By Sally Banes
Dancing ladies: lady our bodies Onstage is a unbelievable and well timed contribution to bop historical past, recasting canonical dance because the early 19th century by way of a feminist point of view. environment the production of particular dances in socio-political and cultural contexts, Sally Banes indicates that choreographers have created representations of girls which are formed via - and that during half form - society's carrying on with debates approximately sexuality and feminine identification. extensive in its scope and compelling in its argument Dancing ladies: * offers a sequence of re-readings of the canon, from Romantic and Russian Imperial ballet to modern ballet and glossy dance * investigates the gaps among plot and function that create sexual and gendered meanings * examines how women's service provider is created in dance via features of choreographic constitution and magnificence * analyzes a number women's photos - together with brides, mistresses, moms, sisters, witches, wraiths, enchanted princesses, peasants, revolutionaries, cowgirls, scientists, and athletes - in addition to the construction of assorted women's groups at the dance degree * indicates techniques to problems with gender in postmodern dance utilizing an interpretive procedure assorted from that of different feminist dance historians, who've under pressure both victimization or social gathering of ladies, Banes unearths a way more advanced variety of cultural representations of gender identities.
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Additional info for Dancing Women: Female Bodies on Stage
43 Later, Orestes is saved by Athena, just as Albrecht is saved by Giselle’s protection, although in the ballet the Wilis simply disappear—instead of being transformed, like the Furies, into beneficent household spirits (the Eumenides). ”45 As dance historian Joellen Meglin points out, “The Romantic ballet communicated a…horror of congregations of women…. Women acting in concert were characterized as vindictive, wrathful, and remorseless; they were the fearsome oppressed who would vent their fury in judgment of the oppressors.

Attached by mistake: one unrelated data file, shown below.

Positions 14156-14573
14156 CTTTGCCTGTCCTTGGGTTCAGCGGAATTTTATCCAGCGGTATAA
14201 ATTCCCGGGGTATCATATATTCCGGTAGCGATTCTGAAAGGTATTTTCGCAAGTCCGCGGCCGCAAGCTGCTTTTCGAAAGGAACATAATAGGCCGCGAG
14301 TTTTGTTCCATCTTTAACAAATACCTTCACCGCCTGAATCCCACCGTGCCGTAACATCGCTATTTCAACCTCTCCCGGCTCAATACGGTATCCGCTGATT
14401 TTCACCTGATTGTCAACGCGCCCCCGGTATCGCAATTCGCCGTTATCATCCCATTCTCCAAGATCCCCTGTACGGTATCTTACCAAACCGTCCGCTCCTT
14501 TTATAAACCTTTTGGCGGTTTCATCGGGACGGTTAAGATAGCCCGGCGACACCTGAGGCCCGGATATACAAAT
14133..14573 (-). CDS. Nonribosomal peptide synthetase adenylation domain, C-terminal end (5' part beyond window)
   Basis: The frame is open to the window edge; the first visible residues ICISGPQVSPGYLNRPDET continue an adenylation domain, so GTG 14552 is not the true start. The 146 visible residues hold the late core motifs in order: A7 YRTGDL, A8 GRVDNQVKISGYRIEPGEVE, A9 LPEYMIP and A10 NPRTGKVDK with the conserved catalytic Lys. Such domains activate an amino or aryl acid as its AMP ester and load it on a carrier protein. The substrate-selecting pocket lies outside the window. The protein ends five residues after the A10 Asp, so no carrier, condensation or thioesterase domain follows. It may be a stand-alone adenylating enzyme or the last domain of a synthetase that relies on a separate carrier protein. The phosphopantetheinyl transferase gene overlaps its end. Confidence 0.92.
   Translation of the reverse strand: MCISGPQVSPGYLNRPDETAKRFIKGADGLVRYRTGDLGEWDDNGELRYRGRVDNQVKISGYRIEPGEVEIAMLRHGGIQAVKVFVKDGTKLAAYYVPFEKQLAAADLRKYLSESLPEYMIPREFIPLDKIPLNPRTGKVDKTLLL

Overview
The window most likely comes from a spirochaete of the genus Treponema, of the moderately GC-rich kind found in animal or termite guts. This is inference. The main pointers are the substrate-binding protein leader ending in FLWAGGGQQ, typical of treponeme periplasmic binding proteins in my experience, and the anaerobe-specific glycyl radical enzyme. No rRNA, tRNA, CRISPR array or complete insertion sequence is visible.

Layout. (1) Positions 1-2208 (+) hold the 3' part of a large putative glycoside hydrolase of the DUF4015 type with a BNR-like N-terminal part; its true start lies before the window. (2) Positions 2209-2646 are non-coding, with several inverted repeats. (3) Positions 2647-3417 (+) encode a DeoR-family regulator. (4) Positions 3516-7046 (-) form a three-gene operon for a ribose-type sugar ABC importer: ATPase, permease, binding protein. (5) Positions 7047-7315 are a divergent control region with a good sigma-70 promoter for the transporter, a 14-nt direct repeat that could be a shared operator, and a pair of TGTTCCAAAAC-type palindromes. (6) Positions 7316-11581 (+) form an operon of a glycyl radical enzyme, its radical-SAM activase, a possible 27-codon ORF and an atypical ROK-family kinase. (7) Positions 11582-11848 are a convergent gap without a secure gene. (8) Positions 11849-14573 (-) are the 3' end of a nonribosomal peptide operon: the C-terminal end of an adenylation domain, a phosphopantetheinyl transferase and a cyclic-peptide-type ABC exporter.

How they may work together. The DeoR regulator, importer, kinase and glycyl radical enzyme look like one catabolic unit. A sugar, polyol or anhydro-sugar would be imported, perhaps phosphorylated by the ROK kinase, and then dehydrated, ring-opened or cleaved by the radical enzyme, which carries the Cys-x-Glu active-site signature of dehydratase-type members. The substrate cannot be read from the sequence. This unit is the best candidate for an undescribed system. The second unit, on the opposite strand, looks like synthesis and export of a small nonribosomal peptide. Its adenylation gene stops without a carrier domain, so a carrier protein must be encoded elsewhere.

For in La Sylphide, as in many of its progeny, the theme of marriage is introduced, only to be subverted in various ways. If eighteenth-century ballets represented wedding ceremonies, Romantic ballets so often show them undermined. La Sylphide’s human marriage plot, like that of so many Romantic ballets, fails. But the human marriage plot is also dysphoric, for it seems James could not have been happy married to Effie. Rather than a celebration of the incorporation of the community, La Sylphide explores society’s anxiety toward the Other, and perhaps toward the institution of marriage itself.
Her motions are as mercurial as her moods. Lepaulle of the original French version of the ballet. She is by turns gracious, cautious, confident, loving, and mischievous; she moves forward and back from James’s chair as if to embody some ambivalence about revealing herself to him; she begins with low, small-scale footwork and then opens into space-devouring leaps; above all, she is never fixed in one place. Her back is flexible, and her movement sequences are extremely fluid. And when she dances in her own habitat, in the second act, her hovering (with the help of some unobtrusive stage machinery) turns into flight.